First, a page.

After 145 years, Chinese railroad workers honored at last
Updated: 2014-05-12 07:22
US Labor Secretary Thomas Perez (left) announced the induction of Chinese Railroad Workers into the Labor Hall of Honor at a ceremony on Friday in the Department of Labor in Washington DC. Descendants of some Chinese railroad workers and former Secretary of Transportation Norman Mineta (first right) were also on stage. [Chen Weihua/China Daily]
It was a touching moment at the US Department of Labor's Cesar Chavez Memorial Auditorium on Friday noon, as Labor Secretary Thomas Perez announced the induction of thousands of Chinese railroad workers into the Labor Hall of Honor.
Someone in the audience cried. Siu G. Wong, whose grandfather Poy Wong worked on the Central Pacific Railroad, said the ceremony was a wonderful way to recognize a forgotten story from 145 years ago.
"I think the Chinese are very proud," Wong told China Daily. "We helped build this nation. We have a story that is worthy to be told and it should not be forgotten. It is surprising that so many people in the United States do not know about our contribution."
Between 1865 and 1869, about 12,000 Chinese Americans and Chinese immigrants were hired by the Central Pacific Railroad to construct the western section of the transcontinental railroad. They accounted for 85 percent of the labor force on the Central Pacific — the largest workforce in the US at the time, according to the Labor Department.
Many of the workers risked their lives and died from the harsh winters and dangerous conditions. They laid tracks on terrain that rose 7,000 feet in 100 miles, chipped away at granite and planted the explosives used to blast tunnels through the treacherous Sierra Nevada Mountains.
Secretary Perez said at the ceremony on Friday that the induction shows a long overdue appreciation for the Chinese railroad workers.
"We are not just recognizing the miles and miles of railroad track they laid, we are recognizing them as the first in a long line of AAPI (Asian American and Pacific Islanders) workers who have contributed to America's strength and vitality," he said.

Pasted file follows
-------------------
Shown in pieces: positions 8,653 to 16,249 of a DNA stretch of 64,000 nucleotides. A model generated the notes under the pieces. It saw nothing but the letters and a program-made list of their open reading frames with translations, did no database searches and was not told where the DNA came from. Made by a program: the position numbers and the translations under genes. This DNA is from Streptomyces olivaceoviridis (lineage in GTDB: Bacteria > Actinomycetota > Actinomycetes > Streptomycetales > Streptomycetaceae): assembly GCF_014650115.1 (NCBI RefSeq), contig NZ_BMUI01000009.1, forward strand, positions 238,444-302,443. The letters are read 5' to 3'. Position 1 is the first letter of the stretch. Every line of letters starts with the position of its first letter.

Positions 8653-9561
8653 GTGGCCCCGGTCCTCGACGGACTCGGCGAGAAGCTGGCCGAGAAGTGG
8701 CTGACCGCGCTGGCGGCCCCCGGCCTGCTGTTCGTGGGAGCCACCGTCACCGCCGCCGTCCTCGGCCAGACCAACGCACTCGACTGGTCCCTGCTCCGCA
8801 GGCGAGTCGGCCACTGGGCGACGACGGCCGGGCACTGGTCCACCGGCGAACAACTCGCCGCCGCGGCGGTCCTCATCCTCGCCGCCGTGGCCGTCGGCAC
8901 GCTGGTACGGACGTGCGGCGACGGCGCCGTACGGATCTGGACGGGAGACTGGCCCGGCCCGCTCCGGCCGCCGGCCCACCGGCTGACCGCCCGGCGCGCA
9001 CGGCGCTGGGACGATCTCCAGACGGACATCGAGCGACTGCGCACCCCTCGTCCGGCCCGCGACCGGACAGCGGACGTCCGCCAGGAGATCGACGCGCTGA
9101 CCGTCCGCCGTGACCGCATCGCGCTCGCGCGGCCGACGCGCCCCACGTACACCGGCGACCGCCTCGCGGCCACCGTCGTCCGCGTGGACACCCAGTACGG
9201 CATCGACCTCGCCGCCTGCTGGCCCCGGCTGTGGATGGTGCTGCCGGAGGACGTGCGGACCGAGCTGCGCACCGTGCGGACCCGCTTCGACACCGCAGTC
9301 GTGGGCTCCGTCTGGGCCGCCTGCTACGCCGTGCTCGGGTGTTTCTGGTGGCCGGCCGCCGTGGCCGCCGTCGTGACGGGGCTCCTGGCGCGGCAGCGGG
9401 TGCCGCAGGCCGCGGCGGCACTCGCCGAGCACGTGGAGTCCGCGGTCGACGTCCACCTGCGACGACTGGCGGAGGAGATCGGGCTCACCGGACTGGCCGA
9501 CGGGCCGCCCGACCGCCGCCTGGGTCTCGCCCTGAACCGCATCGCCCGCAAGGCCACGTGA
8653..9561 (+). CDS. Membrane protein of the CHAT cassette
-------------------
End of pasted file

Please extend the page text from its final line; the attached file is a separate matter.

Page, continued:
The induction has put the Chinese railroad workers alongside people like Cesar Chavez, Helen Keller and the 9/11 first responders. It was the first time that anyone from the AAPI community was inducted there since the Labor Hall of Honor was opened in 1988.
One hundred forty-five years ago on May 10, the word "DONE" was telegraphed to Washington DC, sending word that the final spike had been driven to complete the First Transcontinental Railroad. Before its completion, cross-country travel took six months; the railroad shortened it to a single week.
"But too often lost in discussions of this awe-inspiring achievement is the contribution of the approximately 12,000 Chinese laborers who took on the grueling task of completing the western section of the track," said Perez, a second-generation descendent of Dominican immigrants.
President Barack Obama, in a proclamation for the Asian American and Pacific Islanders Heritage Month, also lauded the contribution of the Chinese railroad workers.
"This month marks 145 years since the final spike was hammered into the continental railroad, an achievement made possible by Chinese laborers, who did the majority of this backbreaking and dangerous work," Obama said.
Besides the hard work, the Chinese railroad workers faced prejudice, low wages and social isolation. "Nevertheless, the Chinese railroad workers courageously took a stand to organize for fairer wages and safer working conditions," Perez said.
"In addition to connecting the nation and building its infrastructure, they also advanced American ideals of equal opportunity and the dignity of work for everyone, immigrant and American-born alike."
Andrea Yee, whose great grandfather Lim Lip Hong came to California from China in 1855 as a 12-year-old and worked at the Central Pacific Railroad at the age of 19, said that several cousins and uncles of his great grandfather died working on the railroad.
"He and his family faced many barriers, including my mother not being allowed to go to public school," Yee said.
While Chinese railroad workers made great contributions in helping build the country, Congress passed the Chinese Exclusion Act in 1882, prohibiting the arrival of Chinese immigrants.
There were labor riots, the burning of Chinatowns, and most devastating of all, the Chinese Exclusion Act of 1882. The Chinese who meant to call this country home could not become citizens, according to Connie Young Yu with the Stanford Chinese Railroad Project of North America.
Yu, whose great grandfather also worked on the Central Pacific Railroad, said 45 years ago her parents went to the 100th anniversary of the completion of Transcontinental Railroad. At the time, "the Secretary of Transportation totally ignored the fact that the Chinese had worked on the railroad," she said.
"This is an awesome moment," she said on behalf of dozens of descendants of Chinese railroad workers present at the ceremony on Friday.
"The Chinese building of the railroad finally has its rightful place in US history.
The Department of Labor has written it on the wall. It cannot be denied or erased," she said.
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